Q. Is there a sense of disappointment at all that you haven't made more ground up on Tiger in the time since he's been out and you actually kind of fell back a little bit? Is there any disappointment in that?
PHIL MICKELSON: It really doesn't have to do with Tiger being out as much as it does have to do with the fact that I would have liked to have contended in the majors last year and didn't. Even though I won twice last year, it wasn't what I hoped the year would be, so I would like to make '09 a great year and improve on it.
Q. Do you get a sense that there's something missing this week? There's always been that talk of you two in this tournament in particular. Do you get a sense of something missing with him being out?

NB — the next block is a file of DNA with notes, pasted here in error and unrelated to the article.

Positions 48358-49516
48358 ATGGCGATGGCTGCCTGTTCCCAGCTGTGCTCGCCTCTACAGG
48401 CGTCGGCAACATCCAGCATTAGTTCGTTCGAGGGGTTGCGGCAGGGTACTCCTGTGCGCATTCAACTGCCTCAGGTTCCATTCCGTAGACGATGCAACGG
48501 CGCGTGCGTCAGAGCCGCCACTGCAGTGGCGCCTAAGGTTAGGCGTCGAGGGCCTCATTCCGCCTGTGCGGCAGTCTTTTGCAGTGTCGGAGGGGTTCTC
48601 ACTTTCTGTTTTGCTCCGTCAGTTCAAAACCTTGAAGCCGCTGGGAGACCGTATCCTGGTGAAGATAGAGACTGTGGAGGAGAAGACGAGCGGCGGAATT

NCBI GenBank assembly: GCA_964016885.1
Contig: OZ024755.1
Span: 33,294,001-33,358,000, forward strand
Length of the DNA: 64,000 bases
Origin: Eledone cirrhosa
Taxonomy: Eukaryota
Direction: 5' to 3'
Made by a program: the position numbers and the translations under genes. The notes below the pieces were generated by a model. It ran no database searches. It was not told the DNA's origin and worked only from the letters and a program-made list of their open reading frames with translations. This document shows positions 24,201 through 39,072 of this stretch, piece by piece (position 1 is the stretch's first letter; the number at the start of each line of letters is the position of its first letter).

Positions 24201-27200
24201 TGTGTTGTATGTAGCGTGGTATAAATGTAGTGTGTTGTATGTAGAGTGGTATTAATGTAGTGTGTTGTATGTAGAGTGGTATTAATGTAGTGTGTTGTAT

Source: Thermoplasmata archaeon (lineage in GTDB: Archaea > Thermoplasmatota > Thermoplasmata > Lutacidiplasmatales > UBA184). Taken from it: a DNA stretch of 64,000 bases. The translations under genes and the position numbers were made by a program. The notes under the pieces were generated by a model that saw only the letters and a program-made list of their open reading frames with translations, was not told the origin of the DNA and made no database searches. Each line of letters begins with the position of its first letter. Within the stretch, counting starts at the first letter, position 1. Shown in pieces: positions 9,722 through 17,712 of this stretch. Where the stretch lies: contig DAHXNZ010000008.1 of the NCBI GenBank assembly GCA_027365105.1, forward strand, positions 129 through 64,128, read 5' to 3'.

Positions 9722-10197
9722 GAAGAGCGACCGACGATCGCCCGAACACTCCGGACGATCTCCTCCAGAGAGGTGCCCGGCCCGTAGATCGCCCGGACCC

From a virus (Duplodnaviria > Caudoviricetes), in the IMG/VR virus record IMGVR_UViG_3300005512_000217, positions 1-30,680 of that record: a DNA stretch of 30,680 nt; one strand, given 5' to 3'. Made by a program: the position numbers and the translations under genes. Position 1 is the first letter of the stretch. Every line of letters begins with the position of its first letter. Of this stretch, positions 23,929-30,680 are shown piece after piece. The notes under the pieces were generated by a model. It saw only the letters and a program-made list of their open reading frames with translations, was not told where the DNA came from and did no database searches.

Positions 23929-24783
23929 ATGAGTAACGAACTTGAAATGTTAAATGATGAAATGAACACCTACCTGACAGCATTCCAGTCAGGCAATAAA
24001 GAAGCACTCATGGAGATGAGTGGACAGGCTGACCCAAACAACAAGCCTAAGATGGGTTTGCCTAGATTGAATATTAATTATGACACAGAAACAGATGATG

PHIL MICKELSON: I'm not sure. I think that this tournament certainly misses his presence. You know, he's been such a mainstay of this event. He's played so well here. Plus he had just won the U.S. Open here as well as last year's tournament here. He played so well on the course that I know the tournament misses him immensely. I miss the opportunity to compete against him, we all do, and we hope that he gets back out soon, and it looks like he will be out soon.
Q. Your feelings about No. 13, the new box?
PHIL MICKELSON: Yeah, if I wasn't clear enough at the Open about my thoughts on 13, I'll be happy to reiterate it. But I thought the USGA did a great job last year with the setup of The Open. It was perfect. I think the setup this year at the Buick Invitational is the best I've ever seen it. Everything seems to be right on, the green speed, the texture, the firmness, fairway width, length of the rough; everything seems to be as good as it can possibly be.